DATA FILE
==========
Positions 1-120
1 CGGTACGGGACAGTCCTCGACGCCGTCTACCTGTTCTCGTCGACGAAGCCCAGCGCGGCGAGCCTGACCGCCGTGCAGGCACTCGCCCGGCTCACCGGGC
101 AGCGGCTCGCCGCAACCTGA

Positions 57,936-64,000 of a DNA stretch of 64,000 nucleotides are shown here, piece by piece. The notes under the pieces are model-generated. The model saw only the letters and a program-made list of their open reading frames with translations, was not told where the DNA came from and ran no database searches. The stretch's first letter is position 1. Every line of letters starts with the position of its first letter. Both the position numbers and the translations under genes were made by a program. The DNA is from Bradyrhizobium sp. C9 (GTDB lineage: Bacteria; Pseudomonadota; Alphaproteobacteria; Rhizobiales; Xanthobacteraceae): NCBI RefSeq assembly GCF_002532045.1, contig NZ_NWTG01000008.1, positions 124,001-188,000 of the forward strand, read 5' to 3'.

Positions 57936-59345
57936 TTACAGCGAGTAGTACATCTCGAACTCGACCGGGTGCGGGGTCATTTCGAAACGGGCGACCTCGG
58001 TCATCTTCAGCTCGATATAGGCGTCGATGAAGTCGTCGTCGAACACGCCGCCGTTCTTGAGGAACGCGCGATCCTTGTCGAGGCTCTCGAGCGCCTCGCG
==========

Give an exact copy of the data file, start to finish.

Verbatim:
Positions 1-120
1 CGGTACGGGACAGTCCTCGACGCCGTCTACCTGTTCTCGTCGACGAAGCCCAGCGCGGCGAGCCTGACCGCCGTGCAGGCACTCGCCCGGCTCACCGGGC
101 AGCGGCTCGCCGCAACCTGA

Positions 57,936-64,000 of a DNA stretch of 64,000 nucleotides are shown here, piece by piece. The notes under the pieces are model-generated. The model saw only the letters and a program-made list of their open reading frames with translations, was not told where the DNA came from and ran no database searches. The stretch's first letter is position 1. Every line of letters starts with the position of its first letter. Both the position numbers and the translations under genes were made by a program. The DNA is from Bradyrhizobium sp. C9 (GTDB lineage: Bacteria; Pseudomonadota; Alphaproteobacteria; Rhizobiales; Xanthobacteraceae): NCBI RefSeq assembly GCF_002532045.1, contig NZ_NWTG01000008.1, positions 124,001-188,000 of the forward strand, read 5' to 3'.

Positions 57936-59345
57936 TTACAGCGAGTAGTACATCTCGAACTCGACCGGGTGCGGGGTCATTTCGAAACGGGCGACCTCGG
58001 TCATCTTCAGCTCGATATAGGCGTCGATGAAGTCGTCGTCGAACACGCCGCCGTTCTTGAGGAACGCGCGATCCTTGTCGAGGCTCTCGAGCGCCTCGCG